On Marketing and Writing

Are we doing this? Are we really talking about business? I guess we are. Hi!

I was chatting to Imo (my Imaginary friend) about my business when he asked me:

“Where would you invest if you had *all the money*?

My reply:

“I would hire someone to do the marketing for me. It gets in the way of my writing”.

Boom. Truth.

Indeed. I hadn’t realised just how much the “marketing” brain blocks the “writing” brain.

Let’s see if I can explain this better…


What does marketing mean to me?

It means…

  • Touting your own horn.
  • Trying to get people to check out your awesomeness.
  • Presenting what you do in terms people can understand.
  • Finding how your Thing benefits Your People. And telling them.
  • Making your Thing extra, extra shiny and exciting. Or “covering” your Thing with Extra Shiny and Exciting paint… Or setting up signs that read Extra Shiny here and point to your Thing.

If only it were just that, though… It’s also:

  • Finding out what your stats are (and that’s always depressing)
  • Tweeting or Facebooking things, only to see how little response you get.
  • Panicking about how nobody cares, nobody cares, nobody cares.
  • Panicking about how nothing I do makes a difference, so what’s the point.


And here I walk straight into Writer’s Block.

Because why would I sit down to write if there’s no point?

And then I panic some more, because I realise I am not… “producing” enough content and therefore I cannot “market” anything.

Also, if I can’t write, then I can’t sell anything. So more panic.


What does writing mean to me?
  • Putting thoughts together. Thinking things through. Discovering things through putting thoughts together.
  • Playing around. Fooling around. Goofing. Entertainment. Play.
  • Making my own ideas “important”. Expressing myself, getting parts of my creative self out.
  • Writing what I would like to read. (YEAH!) Writing “myself” into the world’s knowledge, as I feel I’m never represented by any of the writing out there.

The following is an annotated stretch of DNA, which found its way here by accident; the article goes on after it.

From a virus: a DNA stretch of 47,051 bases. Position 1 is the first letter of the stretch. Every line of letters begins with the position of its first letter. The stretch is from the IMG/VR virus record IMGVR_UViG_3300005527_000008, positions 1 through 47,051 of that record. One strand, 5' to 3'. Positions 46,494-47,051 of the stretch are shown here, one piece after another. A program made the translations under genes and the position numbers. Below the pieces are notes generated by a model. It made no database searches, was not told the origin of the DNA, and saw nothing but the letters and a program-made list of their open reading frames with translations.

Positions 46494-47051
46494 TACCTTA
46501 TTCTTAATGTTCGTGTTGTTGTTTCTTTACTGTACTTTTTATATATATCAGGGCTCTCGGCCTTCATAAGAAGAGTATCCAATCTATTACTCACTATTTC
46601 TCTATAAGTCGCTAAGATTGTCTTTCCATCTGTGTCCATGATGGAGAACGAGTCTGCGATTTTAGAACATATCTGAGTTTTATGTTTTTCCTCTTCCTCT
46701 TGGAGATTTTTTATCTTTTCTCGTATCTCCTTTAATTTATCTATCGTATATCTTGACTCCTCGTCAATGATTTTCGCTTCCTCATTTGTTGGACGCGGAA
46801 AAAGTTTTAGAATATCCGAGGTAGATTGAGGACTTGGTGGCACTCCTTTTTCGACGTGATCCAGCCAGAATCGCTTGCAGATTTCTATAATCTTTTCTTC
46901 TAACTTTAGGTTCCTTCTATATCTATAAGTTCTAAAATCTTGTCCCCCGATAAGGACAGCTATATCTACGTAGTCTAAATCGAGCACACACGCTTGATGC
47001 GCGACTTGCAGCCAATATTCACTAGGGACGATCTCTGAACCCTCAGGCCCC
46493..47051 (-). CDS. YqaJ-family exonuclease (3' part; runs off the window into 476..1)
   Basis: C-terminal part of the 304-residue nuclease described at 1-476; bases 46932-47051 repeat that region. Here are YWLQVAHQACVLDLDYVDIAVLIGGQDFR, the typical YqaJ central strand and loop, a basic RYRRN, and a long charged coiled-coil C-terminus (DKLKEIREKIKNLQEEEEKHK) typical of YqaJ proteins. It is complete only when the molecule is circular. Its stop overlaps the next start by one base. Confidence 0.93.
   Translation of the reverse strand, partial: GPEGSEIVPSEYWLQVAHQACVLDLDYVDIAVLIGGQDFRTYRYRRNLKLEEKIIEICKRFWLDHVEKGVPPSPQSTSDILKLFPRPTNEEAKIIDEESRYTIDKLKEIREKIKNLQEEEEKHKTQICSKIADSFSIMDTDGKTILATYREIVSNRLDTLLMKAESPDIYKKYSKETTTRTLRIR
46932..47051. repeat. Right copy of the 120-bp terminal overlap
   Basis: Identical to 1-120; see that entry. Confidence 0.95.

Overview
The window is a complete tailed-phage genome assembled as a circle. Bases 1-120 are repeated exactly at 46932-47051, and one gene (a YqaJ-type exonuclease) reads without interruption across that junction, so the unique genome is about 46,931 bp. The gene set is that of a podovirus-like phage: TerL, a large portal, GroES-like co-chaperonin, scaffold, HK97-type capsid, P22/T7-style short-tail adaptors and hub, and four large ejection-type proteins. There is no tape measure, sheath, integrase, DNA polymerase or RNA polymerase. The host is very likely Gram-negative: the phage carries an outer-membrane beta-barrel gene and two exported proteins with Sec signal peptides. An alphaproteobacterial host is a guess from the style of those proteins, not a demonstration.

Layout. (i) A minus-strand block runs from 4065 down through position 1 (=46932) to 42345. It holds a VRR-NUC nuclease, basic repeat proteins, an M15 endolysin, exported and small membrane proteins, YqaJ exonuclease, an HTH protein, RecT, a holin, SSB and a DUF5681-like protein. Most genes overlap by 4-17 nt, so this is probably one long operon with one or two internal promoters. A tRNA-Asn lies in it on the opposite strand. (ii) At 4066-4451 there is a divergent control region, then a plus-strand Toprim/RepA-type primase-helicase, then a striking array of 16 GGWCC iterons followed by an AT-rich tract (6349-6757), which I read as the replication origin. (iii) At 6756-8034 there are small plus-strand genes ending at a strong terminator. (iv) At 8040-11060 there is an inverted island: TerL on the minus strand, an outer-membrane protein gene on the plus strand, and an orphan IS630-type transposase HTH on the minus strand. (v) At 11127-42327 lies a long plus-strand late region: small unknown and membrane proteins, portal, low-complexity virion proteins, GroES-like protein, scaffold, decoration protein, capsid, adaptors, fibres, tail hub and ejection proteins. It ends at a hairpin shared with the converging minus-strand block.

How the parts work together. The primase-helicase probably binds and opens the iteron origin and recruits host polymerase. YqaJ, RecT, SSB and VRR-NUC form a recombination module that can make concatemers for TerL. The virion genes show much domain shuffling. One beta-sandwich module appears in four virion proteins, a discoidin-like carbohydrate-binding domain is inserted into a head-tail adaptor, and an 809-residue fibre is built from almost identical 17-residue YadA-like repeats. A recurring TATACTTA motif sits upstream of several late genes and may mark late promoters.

• Creating. Making something. Something is made out of nothing. That’s amazing.

Writing is hard enough. Yes, yes it is.

I do not need the “extra” pressure of wondering whether people will like it, or how I can get people to like it, or how I can explain it better.

Havi says that you don’t have to define what you do. And that it’s really easy to stop working on your thing and get obsessed with learning how to talk about it. That’s marketing for you.

But if you obsess about the “marketing” part, you never get to the “writing” part.

I have been so caught up in following the business advice of “define what you do” that I’ve stopped doing it.

Marketing cannot be my priority.

Writing is my priority. Writing is what I do.

So here’s my new strategy

I have made progress in internalising this idea of Havi’s: “you need to destuckify if you want to biggify”.

In other words, “you need to work with your stuff if you wanna get anywhere in business”.

Also known as “work in the heart and in the soft”.

Known by some of us as working with this: “GAAAH! I’m afraid of everything I wanna do! I can’t sell things, I can’t talk to people, I can’t make a podcast, I can’t speak in public, I’M DOOMED!!!”.

So here’s my new strategy:

  • Most of my time has to go into working in the soft. Working with my stuff. MY FEARS. That sort of thing.
  • Then, I gotta work on WRITING. The actual thing. Bringing more essence. Writing more. Bringing more joy.
  • Then, there’s the “marketing” piece. Only AFTER I do the above, I can get to the “explaining what I do” part.

Now that I look at it from this side, isn’t it obvious? You can’t market if you haven’t got WHAT to market.


(*Yes, that’s a Helga-ism)



Share if you dare!

Share on facebook
Share on twitter
Share on email
Share on pocket
Share on whatsapp

Subscribe To The Newsletter

Get my blog posts straight in your mailbox


Personal Practice

Let the Light Reach You

The challenge facing us right now is this: we must find a way to keep going while we hold the suspicion that everything in our lives will get worse.
We must practice finding the light inside us.

Read More »